Kevin Ware, who suffered a compound fracture injury, was up on crutches Monday at IU Health Methodist Hospital in Indianapolis. Courtesy Kenneth Klein, University of Louisville
Indystar.com -- Ralph Reiff and his crew got the call when Louisville players sunk to the court Sunday afternoon, the sight of their teammate's bone jutting six inches from his leg too much to grasp.
A moment later, Reiff, director of sports medicine at St. Vincent Hospital, hovered above Kevin Ware as he lay helpless on the Lucas Oil Stadium floor with a compound fracture of his right leg. Reiff quickly asked the Cardinals' bench for towels, hoping to shield the gruesome injury from prying eyes and cameras.
Reiff's team helped place Ware's mangled leg in a splint and lifted him on a gurney. About 10 minutes later, Ware was on his way to Methodist Hospital.
An hour after Louisville clinched a trip to the Final Four, Ware underwent successful surgery. By Monday morning, he was moving around on crutches, already planning a trip to his hometown of Atlanta this weekend to watch his teammates chase a national title.
Credit Reiff's crew - four physicians, eight athletic trainers - with an assist.
"What you saw (Sunday) was everything we'd rehearsed, every single day, leading up to the event," said Reiff, who often runs the emergency medical crew at major sports events in Indianapolis. "You have a switch, and you do what you need to do."
The "switch" for Reiff went on when Louisville head trainer Fred Hina raised his hand after rushing to Ware's side.
"These are things that are put into place and are well thought through," said Jeanne Boyd, managing director of the NCAA's Division I men's basketball championship.
Reiff's crew - all volunteers, including Reiff - had run through possible scenarios each day they'd been on site at Lucas Oil Stadium. The team was responsible only for incidents on the floor. Separate medical personnel was present for fans.
"It was probably better this happened on Sunday rather than Thursday because our whole team had spent four days together," said Reiff, a veteran of three Final Fours in Indianapolis and nearly a dozen notable sports events, including the 1996 Olympic Games in Atlanta.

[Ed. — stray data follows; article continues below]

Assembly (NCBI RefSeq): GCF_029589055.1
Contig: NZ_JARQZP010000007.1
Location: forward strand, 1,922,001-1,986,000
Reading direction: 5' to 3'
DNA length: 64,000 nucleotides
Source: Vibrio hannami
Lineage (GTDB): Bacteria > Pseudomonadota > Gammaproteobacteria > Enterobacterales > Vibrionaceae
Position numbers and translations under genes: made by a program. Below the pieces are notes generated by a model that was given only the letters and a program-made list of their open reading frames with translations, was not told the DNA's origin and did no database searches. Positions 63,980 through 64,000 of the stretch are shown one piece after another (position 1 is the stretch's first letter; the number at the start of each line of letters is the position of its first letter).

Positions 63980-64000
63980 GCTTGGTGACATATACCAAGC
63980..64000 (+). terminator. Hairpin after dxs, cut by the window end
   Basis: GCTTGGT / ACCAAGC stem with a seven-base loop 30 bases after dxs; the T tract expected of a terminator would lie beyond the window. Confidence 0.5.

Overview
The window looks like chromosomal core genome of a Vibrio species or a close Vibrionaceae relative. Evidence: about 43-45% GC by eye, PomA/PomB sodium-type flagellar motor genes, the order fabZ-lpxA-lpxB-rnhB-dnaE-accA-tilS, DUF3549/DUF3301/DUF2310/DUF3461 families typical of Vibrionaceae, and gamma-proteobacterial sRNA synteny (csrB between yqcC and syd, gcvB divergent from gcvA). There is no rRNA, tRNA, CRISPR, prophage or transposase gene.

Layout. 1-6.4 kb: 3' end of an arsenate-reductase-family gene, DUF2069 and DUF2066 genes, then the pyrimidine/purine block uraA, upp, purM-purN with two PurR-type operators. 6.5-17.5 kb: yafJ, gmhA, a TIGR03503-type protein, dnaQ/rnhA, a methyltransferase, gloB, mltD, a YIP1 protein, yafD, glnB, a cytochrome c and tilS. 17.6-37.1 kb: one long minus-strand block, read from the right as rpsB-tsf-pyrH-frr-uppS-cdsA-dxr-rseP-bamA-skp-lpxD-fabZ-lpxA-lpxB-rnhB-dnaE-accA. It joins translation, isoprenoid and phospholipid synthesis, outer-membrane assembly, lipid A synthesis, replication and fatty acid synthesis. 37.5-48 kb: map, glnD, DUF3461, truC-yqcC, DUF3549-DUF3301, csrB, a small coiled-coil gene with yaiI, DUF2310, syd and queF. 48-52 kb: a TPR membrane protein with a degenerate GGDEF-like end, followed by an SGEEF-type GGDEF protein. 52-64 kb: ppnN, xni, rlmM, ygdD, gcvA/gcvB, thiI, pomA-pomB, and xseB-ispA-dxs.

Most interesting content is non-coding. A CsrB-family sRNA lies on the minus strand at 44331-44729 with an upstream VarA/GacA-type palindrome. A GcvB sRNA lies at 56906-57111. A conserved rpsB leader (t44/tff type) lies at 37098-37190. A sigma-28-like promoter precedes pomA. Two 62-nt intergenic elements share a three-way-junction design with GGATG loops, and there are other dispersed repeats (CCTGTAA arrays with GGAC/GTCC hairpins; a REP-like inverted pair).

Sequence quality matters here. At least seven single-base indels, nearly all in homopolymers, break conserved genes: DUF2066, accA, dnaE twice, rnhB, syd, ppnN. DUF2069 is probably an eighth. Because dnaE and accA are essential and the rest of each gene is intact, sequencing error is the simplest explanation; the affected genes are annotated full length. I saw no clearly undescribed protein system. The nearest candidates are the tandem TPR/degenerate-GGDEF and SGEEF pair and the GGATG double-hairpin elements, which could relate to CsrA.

While Ware grimaced in pain, it was quickly determined Hina would be the point man. He ordered the crew to splint Ware's leg in an effort to stabilize the fracture. Then, they moved him onto a hard backboard and lifted him onto a stretcher. Soon, he was in an ambulance on his way to the hospital. Ware's sister - his only family member in attendance - and girlfriend went to the hospital.
John Dedman, vice president of the Indiana Sports Corp., the organization that hires Reiff's team, had a front row seat for those hectic 10 minutes.
"What Ralph and his crew did was make a really bad situation as good as it could possibly be," Dedman said. "There was no personal reaction to how bad the injury was ... just a group of people really focused on their job. It was calming to know he was in charge."
IU Health Methodist Hospital, where Ware was taken, is "the ultimate backstop," said Dr. Larry Reed, director for trauma services.
"We don't transfer patients out to other facilities because we have everything we need," Reed said.
IU Health has ample experience handling the medical side of large sports events. Each May, the hospital system sets up an auxiliary facility at the Indianapolis Motor Speedway. The hospital treats not only racecar drivers but fans, Reed said. If anything serious happens, the patient is resuscitated and stabilized - and then transported to the hospital, if necessary by helicopter.
"A surgeon really needs an operating room to do everything that he needs to do," Reed said.